Tired of the disconnection surrounding her New York City life, 31-year-old Noelle Hancock decided to give up her $95,000 job, sell her belongings, and buy a one way ticket to a small island in the Caribbean. That was four years ago, and she maintains there are no regrets.
“It’s ironic to feel lonely on an island of 4 million people, but it seemed I spent my life staring at screens: laptop, cell phone, iPad – hell, even the taxis and elevators had televisions in them. I felt stressed, uninspired, and disconnected,” the now 35-year-old Hancock wrote in an essay for Cosmopolitan.
In a Skype interview with the Today Show on Friday, Hancock added that she was looking for something that she couldn’t find in New York.
“I was just looking for a different kind of life where people were still engaged,” she stated.
Despite having a high-paying job and living comfortably in Manhattan, Hancock was unhappy in her life and saw living amongst the competitive atmosphere of New York as a downside, as people were oftentimes overscheduled.
“Sometimes I didn’t see my closest friends for months at a time. Trying to negotiate a time to meet a friend for drinks was harder than getting into college (and the cocktails about as expensive)”
With the constant echo of a vacation in the back of her head, a “stressed” and “uninspired” Noelle had an epiphany one day after a tropical landscape screensaver popped up on her laptop – “stop living in front of a screen and live in that screen,” the realization came.
Since Hancock had no personal or professional obligation, she decided to take a chance at a completely unexpected life. And after an impulsive Facebook question looking for advice on where to live, the Yale graduate ended up on St. John, the smallest of the U.S. Virgin Islands.
“It was startlingly simple to dismantle the life I’d spent a decade building: I broke the lease on my apartment, sold my belongings, and bought a one-way plane ticket,” she wrote in the essay. “The hardest part was convincing myself it was OK to do something for no other reason than to change the narrative of my life.”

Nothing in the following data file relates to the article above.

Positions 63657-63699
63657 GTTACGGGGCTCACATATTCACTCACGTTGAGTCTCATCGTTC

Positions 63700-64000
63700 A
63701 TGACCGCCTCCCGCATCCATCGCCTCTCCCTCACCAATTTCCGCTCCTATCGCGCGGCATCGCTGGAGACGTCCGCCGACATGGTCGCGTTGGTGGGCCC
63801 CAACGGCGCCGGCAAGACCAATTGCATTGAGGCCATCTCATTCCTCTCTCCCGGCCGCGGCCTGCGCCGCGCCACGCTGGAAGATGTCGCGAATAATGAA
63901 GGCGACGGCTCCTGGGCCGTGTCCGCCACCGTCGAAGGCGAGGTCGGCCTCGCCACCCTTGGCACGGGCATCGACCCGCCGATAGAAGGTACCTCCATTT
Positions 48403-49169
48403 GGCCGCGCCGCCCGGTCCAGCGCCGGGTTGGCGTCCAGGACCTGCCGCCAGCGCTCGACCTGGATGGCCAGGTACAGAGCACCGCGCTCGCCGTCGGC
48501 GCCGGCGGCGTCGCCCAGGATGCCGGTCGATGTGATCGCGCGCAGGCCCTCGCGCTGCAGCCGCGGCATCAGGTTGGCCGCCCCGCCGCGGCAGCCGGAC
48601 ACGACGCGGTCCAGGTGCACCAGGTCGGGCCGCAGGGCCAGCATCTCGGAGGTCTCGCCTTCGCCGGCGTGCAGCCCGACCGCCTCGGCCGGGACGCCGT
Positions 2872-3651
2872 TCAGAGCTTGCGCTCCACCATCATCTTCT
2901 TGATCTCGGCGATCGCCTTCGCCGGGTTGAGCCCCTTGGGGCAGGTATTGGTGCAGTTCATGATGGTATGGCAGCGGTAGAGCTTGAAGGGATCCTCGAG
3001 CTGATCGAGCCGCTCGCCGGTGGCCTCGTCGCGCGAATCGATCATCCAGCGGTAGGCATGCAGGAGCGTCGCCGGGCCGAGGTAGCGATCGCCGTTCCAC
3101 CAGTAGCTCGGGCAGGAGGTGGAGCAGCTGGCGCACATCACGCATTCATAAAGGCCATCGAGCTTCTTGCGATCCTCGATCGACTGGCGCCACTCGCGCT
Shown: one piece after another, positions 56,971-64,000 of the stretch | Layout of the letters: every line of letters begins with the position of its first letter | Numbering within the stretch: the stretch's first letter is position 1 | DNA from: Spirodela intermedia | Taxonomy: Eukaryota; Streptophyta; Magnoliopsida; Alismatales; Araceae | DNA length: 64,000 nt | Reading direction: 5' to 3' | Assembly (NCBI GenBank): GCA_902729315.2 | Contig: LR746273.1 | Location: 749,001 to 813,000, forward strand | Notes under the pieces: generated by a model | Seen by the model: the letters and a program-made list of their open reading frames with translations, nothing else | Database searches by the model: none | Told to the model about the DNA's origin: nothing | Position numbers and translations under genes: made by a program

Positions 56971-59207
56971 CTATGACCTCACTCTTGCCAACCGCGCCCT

And despite her parents’ strong disapproval, upon her arrival on the island Hancock happily took a job at an ice cream parlor for just $10 an hour.
“The truth is, I was happier scooping mint chocolate chip for $10 an hour than I was making almost six figures at my previous corporate job.
“It was calming to work with my hands. I met new people constantly, talking face-to-face instead of communicating via email and instant messaging. When I closed the shop at the end of the shift, my work was done and my time my own.”
Hancock admits, though, that the occasional doubt does slip in when she witnesses the respective successes of her former colleagues, and she questions what she’s doing with her life – but, she says, the community of travelers she’s met on the island has changed her perspective of happiness.
“Living abroad has exposed me to a different approach to life, one in which you’re not expected to settle in one place and do one kind of job. Perhaps some of us are meant to move around every few years, change jobs and live many different micro lives.”
The article has garnered a lot of online traction since it was published on Wednesday, with over 500,000 shares, and Twitter users commending her story with hashtags like #inspired and #noregrets.
According to Today, Hancock told them she wanted to share her story to inspire people’s “foolish” dreams.
And while she’s aware that most people can’t just get up and move to an island, she still wanted to provide some encouragement.
“I wanted to share this article is to show people that it’s okay to make a new path for yourself, even if it’s a life that other people disapprove of or don’t understand.”
Hancock, who now works as a bartender (a job she’s “always wanted to try”), observes that for most of the 20th century, a large part of the American Dream ideal had to do with increasing wealth and material things – however, she says, this has changed.
“I think that in the last decade or two, people started realizing that ‘things’ weren’t making them happy. Experiences – especially new experiences – make people happy.”
[Image via Noelle Hancock/Today/Cosmopolitan]